Least squares rating of football teams

The Wikipedia article Statistical association football predictions mentions a method for least squares rating of football teams. The article does not give any source for this, but I found what I think may be the origin of this method. It appears to be from an undergrad thesis titled Statistical Models Applied to the Rating of Sports Teams by Kenneth Massey. It is not on football in particular, but on sports in general where two teams compete for points. A link to the thesis can be found here.

The basic method as described in Massey’s paper and the Wikipedia article is to use a n*k design matrix A where each of the k columns represents one team, and each of the n rows represents a match. In each match (or row) the home team is indicated by 1, and the away team by -1. Then we have a vector y indicating goal differences in each match, with respect to the home team (i.e. positive values for home wins, negative for away wins). Then the least squares solution to the system Ax = y is found, with the x vector now containing the rating values for each team.

When it comes to interpretation, the difference in least squares estimate for the rating of two teams can be seen as the expected goal difference between the teams in a game. The individual rating can be seen as how many goals a teams scores compared to the overall average.

Massey’s paper also discusses some extensions to this simple model that is not mentioned in the Wikipedia article. The most obvious is incorporation of home field advantage, but there is also a section on splitting the teams’ performances into offensive and defensive components. I am not going to go into these extensions here, you can read more about them i Massey’s paper, along with some other rating systems that are also discussed. What I will do, is to take a closer look at the simple least squares rating and compare it to the ordinary three points for a win rating used to determine the league winner.

I used the function I made earlier to compute the points for the 2011-2012 Premier League season, then I computed the least squares rating. Here you can see the result:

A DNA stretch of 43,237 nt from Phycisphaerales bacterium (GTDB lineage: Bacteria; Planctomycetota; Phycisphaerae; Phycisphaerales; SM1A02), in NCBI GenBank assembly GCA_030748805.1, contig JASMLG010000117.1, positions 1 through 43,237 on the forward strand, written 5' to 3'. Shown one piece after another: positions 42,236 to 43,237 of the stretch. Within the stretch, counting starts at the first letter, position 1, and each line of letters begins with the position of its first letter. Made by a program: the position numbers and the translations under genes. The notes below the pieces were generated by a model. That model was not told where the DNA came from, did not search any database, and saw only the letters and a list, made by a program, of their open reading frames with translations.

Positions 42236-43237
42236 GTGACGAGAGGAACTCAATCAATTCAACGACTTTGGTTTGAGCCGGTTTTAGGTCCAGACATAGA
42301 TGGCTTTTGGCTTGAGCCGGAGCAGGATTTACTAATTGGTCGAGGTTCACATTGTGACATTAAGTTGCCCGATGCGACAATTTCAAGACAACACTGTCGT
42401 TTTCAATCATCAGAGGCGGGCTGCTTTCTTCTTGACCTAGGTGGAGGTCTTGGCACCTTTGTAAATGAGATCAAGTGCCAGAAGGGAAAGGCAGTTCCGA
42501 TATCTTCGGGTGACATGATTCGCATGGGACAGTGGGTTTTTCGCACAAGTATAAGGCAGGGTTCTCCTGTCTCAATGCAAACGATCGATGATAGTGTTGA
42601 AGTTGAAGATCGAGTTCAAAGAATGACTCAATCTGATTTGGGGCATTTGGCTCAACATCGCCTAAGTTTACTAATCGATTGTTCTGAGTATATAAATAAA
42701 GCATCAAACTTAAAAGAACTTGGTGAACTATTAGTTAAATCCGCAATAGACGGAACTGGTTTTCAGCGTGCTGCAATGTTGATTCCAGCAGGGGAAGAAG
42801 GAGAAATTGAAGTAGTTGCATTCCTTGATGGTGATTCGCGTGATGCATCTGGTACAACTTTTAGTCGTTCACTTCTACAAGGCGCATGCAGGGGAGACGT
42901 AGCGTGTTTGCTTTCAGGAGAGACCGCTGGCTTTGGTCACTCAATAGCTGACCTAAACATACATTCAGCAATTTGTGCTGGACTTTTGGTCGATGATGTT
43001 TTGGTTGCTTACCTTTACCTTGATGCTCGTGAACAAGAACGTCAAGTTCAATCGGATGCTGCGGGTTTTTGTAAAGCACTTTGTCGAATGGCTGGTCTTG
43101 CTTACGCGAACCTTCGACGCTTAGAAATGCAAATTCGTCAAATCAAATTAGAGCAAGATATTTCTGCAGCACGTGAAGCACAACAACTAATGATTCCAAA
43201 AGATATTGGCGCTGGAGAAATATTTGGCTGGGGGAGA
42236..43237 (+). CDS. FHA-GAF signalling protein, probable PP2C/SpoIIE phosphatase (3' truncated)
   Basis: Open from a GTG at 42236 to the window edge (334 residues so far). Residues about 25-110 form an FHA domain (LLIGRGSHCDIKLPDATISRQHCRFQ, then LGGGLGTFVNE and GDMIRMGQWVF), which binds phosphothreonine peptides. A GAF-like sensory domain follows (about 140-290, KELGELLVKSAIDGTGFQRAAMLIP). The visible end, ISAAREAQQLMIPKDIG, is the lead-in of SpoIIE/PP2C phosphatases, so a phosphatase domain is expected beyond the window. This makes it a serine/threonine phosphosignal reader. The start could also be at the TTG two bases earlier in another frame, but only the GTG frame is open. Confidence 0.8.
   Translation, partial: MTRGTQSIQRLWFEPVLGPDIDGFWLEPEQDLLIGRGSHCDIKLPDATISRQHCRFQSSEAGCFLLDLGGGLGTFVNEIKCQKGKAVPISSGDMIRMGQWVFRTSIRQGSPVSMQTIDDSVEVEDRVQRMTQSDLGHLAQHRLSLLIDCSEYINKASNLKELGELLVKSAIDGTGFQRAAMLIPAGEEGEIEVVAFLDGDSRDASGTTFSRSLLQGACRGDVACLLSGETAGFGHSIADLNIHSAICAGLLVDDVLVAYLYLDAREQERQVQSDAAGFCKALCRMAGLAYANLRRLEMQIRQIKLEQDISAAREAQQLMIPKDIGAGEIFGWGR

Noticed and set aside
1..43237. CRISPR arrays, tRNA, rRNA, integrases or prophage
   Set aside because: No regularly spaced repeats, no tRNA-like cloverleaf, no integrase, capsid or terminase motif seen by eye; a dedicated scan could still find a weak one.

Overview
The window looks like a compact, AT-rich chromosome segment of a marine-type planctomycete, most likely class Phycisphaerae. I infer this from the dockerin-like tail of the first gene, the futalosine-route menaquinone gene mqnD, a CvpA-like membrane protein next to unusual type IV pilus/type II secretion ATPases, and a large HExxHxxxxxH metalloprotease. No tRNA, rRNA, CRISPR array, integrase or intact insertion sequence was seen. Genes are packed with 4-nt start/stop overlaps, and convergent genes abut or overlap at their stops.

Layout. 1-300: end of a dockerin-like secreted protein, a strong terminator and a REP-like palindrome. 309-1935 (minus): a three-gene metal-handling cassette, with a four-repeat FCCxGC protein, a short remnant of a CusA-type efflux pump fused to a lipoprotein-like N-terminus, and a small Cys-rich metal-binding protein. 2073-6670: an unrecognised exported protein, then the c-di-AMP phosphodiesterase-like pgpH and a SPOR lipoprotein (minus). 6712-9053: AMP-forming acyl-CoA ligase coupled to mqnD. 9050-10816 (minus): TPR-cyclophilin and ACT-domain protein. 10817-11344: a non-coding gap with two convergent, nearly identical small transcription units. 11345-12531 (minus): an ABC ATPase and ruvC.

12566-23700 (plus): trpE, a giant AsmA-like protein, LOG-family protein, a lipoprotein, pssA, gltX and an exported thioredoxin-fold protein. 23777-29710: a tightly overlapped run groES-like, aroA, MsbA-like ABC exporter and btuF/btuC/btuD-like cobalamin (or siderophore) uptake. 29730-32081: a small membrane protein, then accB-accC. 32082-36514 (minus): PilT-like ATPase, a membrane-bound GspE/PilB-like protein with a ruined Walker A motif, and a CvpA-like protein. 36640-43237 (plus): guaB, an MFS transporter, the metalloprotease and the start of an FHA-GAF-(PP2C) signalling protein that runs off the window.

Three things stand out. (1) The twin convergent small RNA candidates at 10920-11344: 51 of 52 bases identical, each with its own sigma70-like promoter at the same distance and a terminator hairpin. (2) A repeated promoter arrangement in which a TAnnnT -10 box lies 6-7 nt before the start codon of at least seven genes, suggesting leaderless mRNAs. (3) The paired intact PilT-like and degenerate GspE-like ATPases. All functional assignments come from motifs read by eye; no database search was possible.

PTS LSR LSRrank RankDiff
Man City 89 1.600 1 0
Man United 89 1.400 2 0
Arsenal 70 0.625 3 0
Tottenham 69 0.625 4 0
Newcastle 65 0.125 8 3
Chelsea 64 0.475 5 -1
Everton 56 0.250 6 -1
Liverpool 52 0.175 7 -1
Fulham 52 -0.075 10 1
West Brom 47 -0.175 12 2
Swansea 47 -0.175 11 0
Norwich 47 -0.350 13 1
Sunderland 45 -0.025 9 -4
Stoke 45 -0.425 15 1
Wigan 43 -0.500 16 1
Aston Villa 38 -0.400 14 -2
QPR 37 -0.575 17 0
Bolton 36 -0.775 19 1
Blackburn 31 -0.750 18 -1
Wolves 25 -1.050 20 0

It looks like the Least squares approach gives similar results as the standard points system. It differentiates between the two top teams, Manchester City and Manchester United, even if they have the same number of points. This is perhaps not so surprising since City won the league because of greater goal difference than United, and this is what the least squares rating is based on. Another, perhaps more surprising thing is how relatively low least squares rating Newcastle has, compared to the other teams with approximately same number of points. If ranked according to the least squares rating, Newcastle should have been below Liverpool, instead they are three places above. This hints at Newcastle being better at winning, but with few goals, and Liverpool winning fewer times, but when they win, they win with more goals. We can also see that Sunderland comes poor out in the least squares rating, dropping four places.

If we now plot the number of points to the least squares rating we see that the two methods generally gives similar results. This is perhaps not so surprising, and despite some disparities like the ones I pointed out, there are no obvious outliers. I also calculated the correlation coefficient, 0.978, and I was actually a bit surprised of how big it was.

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